There are always unexpected high scoring games, especially over the holiday period but this season the Premier League has produced an exceptionally high number of games like that – great entertainment but what’s it all about? Tottenham have had their share of high scoring games they defeated Wigan 9 – 1 in 2008 when Jermain Defoescored 5, in December, 2007 they won 6 – 4 against Reading when Dimitar Berbatov got 4 and Spurs had a 7 – 4 win over Wolves 7 - 4 in 1965 with Cliff Jones getting a hat-trick. They drew 5 – 5 with Villa in 1966 but also lost a right number over the years but we’ll not dwell on them.
Why have there been so many high scoring games in the Premier League this season?
You can fool some of the people some of the time…
Is the glass half full or is it half empty? I love silky attractive football. I love high scoring games, particularly if they are close. My favourite score is probably 4-3, in a game where the lead changes hands more than once. I know good defending is an art in itself. I can appreciate a 1-1 draw that plays out like a chess match but normally give me the 4-3 anytime, providing my team gets the 4, more often than not. For me, that was the only problem with Ossie Ardiles’ Spurs. We were on the wrong end of that sort of score line too often to be able to sustain that swashbuckling style and stay in the top division. Shame. So, reluctantly, I could not dispute the decision to replace Ossie as manager.
So why do I feel uncomfortable about the recent clutch of attractive, high scoring games? Something is niggling me that it doesn’t feel right. Chelsea 8 Aston Villa 0. Arsenal 7 Newcastle United 3. Aston Villa 0 Tottenham 4 (OK, not quite so extreme), Norwich 3 Man City 4 and so it goes on. These scores are becoming more and more common. 2012 was the highest scoring year in the Premier League. I think 2011 was the highest prior to that. Surely, that’s all cause for celebration? So why is there a voice whispering in my ear that all may not be as it seems, that this Harlem Globetrotter football is not entirely healthy? George Graham must be turning in his football management grave.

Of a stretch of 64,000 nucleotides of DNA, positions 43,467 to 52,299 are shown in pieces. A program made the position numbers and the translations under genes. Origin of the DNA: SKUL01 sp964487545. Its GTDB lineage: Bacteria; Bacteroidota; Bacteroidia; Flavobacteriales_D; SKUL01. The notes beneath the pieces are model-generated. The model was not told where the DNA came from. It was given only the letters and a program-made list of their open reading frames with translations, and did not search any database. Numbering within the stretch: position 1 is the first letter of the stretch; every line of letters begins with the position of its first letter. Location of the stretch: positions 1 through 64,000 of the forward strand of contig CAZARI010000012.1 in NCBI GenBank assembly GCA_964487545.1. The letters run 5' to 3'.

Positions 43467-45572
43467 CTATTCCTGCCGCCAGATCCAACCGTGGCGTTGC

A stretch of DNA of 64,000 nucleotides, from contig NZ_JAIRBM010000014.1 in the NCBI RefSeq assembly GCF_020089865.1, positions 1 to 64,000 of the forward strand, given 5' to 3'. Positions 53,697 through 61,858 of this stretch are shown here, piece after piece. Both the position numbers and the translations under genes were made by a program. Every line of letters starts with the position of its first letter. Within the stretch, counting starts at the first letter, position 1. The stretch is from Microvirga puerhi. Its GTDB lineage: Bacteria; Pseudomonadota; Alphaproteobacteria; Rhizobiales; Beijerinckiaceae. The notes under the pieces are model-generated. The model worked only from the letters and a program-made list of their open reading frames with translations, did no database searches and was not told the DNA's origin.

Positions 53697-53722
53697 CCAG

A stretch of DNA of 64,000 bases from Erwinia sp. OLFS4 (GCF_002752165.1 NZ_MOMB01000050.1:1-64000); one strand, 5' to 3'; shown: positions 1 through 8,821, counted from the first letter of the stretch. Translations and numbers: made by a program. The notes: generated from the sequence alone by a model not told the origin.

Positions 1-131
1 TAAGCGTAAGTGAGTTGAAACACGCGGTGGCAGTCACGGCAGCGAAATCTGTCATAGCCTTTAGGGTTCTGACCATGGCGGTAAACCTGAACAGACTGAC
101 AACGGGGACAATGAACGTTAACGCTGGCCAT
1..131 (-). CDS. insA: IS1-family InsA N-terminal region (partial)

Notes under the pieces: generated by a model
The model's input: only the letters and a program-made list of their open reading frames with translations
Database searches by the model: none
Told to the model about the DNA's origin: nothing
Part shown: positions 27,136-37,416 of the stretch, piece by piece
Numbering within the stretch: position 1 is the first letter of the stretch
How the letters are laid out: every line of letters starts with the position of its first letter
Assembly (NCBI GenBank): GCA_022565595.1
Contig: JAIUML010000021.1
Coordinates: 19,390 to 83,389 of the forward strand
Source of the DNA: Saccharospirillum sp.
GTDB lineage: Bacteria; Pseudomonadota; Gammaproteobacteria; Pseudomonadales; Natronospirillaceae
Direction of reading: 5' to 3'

Why are these cricket scores happening more and more frequently all of a sudden? Things have swung in a few years from one extreme to the other. It can’t be an accident. Have club owners told managers that entertainment is now the number 1 aim, or at least a close number 2 to winning? For years, the mantra seemed to be, “whatever you do, don’t lose”. “Keep a clean sheet first, then win a game if you can”. “Get the defence right first and everything else will follow.” To build a successful team, you would get the spine right first – a decent goalkeeper, a decent centre half, a decent centre forward, a solid defence and build from there. For decades, that attitude led to a lot of solid but sometimes boring football. Now the message seems to be “bring me goals”. Score more than your opponents and everything else will be forgiven.
As I type this, I think I am beginning to understand what is troubling me. What we are being left with is half a game. I don’t mean 45 minutes instead of 90. I mean it’s turning into the football equivalent of touch rugby. At the risk of seeming sexist, has it become what my rugby playing mates always used to say it was when trying to wind me up, in their sexist way, “a game for girls”?